This guy lost his arm movement and decided to gather scrap metal to create a mind-controlled robotic arm. I Wayan Sumardana, a 31-year-old welder in a small village in Bali, Indonesia, said he woke up one morning to find he had lost all feeling in his left arm. His doctor couldn’t explain what was happening. He described his state of limbo after the event. “For two months I couldn’t work at all. I was stressed out. I had no money left. Then I got the idea to create this machine.”
He is referring to the “bionic arm” – a robotic contraption that looks like it has been built out of scrap metal and inspired by cyborg movies. Mr Sumardana, who is also known as Sutawan, has never been to university but he went to a technical secondary school and says he has been obsessed with electrical engineering ever since he was a child. He says he made the “bionic arm” from scrap metals, a lithium battery, gear wheels, dynamo cables and other electronic components. His workshop, where he lives with his wife and three sons, is full of junk, scrap metal in every corner, piles of plastic bottles, a worn-out sofa, and chickens running around.
‘Signal receiver headband’
Mr Sumardana, however, says the mechanical arm has allowed him to work. In front of a crowd he demonstrated how he can fix machines wearing it. The “bionic hand” appeared to be moving and he certainly appeared able to do his daily work with this contraption. Observing his movements closely, it is clear that while using the arm he was unable to clench his fist – but he could move his elbow and shoulder joints. Without the “robotic sleeve” his arm hangs limply by his side and he has only partial movement in three of his fingers. There were few doubters in this crowd and he gave anyone curious – including me – a chance to try his “signal receiver headband”. “Try to concentrate, close your eyes and you will see four square lights. Try to turn on all the lights,” Mr Sumardana said, as I put the device around my head. I tried my hardest but I didn’t see anything. Others who tried had the same experience. Mr Sumardana says it is hard to make it move and he can only use it for four hours at a time. After that it makes him feel sick and dizzy.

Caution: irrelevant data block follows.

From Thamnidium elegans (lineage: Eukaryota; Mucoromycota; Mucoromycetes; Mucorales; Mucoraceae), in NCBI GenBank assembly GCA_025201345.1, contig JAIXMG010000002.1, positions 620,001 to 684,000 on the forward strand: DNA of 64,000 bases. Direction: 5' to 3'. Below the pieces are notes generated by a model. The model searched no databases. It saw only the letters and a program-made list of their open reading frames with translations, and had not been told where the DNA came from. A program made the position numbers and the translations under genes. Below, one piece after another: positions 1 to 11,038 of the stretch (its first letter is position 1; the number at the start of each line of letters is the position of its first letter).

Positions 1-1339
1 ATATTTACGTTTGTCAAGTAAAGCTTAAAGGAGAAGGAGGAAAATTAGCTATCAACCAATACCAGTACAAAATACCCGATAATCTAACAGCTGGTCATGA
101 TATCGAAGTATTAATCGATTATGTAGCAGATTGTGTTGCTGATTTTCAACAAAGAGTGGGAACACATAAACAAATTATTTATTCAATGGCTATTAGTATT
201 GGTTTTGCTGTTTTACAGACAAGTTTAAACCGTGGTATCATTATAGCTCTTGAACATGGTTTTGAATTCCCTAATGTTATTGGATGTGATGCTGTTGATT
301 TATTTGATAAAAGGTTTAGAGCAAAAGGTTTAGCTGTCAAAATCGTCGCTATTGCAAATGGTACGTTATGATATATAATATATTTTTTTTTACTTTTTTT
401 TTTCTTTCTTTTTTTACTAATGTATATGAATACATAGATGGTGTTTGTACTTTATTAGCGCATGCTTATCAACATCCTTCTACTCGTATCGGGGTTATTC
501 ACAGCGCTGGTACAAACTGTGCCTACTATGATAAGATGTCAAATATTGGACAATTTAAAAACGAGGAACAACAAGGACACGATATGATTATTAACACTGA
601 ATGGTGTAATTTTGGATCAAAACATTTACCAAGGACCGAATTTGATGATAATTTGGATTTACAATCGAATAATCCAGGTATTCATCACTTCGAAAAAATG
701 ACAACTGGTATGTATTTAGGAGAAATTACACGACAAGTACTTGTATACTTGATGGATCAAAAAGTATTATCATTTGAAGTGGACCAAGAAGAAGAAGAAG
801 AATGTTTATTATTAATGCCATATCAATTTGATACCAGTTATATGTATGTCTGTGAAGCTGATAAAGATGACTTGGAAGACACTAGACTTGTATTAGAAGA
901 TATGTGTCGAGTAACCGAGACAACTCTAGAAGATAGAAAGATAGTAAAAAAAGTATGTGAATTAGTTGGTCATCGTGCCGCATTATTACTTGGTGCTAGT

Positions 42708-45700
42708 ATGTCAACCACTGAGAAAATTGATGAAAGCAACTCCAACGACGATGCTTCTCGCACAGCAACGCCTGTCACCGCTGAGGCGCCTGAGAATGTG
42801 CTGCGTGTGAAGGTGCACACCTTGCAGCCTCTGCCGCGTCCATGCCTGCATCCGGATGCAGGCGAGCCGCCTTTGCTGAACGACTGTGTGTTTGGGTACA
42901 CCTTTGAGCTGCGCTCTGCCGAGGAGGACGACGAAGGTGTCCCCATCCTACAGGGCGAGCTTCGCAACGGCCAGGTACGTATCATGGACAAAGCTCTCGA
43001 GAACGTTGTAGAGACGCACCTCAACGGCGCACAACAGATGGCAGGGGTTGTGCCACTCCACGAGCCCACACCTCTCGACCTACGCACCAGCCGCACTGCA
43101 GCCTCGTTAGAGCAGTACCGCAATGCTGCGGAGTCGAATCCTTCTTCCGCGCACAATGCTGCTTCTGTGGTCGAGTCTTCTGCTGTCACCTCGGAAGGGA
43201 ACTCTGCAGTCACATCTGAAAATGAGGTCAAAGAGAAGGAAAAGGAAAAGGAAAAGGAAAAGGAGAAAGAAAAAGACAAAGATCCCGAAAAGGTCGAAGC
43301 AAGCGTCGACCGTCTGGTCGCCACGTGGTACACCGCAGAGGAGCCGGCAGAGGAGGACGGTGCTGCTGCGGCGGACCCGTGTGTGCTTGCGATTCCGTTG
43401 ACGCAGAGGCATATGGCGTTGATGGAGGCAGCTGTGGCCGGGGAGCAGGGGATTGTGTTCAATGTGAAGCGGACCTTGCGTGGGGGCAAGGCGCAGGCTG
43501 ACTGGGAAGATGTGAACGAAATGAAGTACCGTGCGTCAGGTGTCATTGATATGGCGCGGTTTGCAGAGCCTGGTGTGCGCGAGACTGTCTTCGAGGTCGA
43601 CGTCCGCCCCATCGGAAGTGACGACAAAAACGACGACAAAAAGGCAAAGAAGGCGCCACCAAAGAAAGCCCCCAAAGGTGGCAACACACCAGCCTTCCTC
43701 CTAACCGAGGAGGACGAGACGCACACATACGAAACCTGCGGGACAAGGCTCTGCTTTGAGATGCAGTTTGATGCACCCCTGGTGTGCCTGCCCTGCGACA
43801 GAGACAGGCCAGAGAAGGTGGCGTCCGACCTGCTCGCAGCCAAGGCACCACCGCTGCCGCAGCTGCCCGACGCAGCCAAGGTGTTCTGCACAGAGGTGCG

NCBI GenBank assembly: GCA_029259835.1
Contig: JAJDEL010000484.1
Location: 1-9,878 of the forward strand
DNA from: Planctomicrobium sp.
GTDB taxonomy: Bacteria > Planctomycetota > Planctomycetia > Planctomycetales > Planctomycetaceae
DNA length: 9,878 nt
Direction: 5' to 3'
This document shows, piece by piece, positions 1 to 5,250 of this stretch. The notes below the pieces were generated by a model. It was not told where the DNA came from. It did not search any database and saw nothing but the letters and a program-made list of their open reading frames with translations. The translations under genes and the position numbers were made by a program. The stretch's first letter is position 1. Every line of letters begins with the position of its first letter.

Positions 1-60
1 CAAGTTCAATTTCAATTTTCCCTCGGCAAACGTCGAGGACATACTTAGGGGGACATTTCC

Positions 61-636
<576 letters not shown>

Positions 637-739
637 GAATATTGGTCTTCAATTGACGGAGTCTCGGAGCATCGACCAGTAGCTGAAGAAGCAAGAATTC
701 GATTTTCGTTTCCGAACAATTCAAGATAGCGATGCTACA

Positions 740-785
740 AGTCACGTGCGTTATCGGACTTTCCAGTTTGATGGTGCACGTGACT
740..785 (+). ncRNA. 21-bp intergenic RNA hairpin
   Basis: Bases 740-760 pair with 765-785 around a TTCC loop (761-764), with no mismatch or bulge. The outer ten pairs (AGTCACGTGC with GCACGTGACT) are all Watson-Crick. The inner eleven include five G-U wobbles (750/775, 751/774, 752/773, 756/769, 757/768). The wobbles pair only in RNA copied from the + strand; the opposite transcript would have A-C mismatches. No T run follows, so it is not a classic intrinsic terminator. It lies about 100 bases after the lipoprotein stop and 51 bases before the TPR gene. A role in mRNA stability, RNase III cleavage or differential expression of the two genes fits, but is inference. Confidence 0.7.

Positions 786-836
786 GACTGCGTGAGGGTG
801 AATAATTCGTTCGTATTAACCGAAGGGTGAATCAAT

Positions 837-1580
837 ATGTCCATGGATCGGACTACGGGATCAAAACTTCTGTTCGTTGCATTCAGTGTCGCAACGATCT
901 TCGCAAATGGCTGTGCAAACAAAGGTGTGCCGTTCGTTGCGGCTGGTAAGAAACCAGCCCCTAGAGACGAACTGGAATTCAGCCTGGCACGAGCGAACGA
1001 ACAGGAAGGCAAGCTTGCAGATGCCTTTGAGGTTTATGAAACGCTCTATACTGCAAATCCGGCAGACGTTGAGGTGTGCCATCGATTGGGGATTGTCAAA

The brain-signals narrative is also something experts would certainly cast doubt upon and when his story takes a mystical turn it becomes clear that Mr Sumardana is not simply a man devoted to the pursuit of science and robotics.
How incredible is this guy?!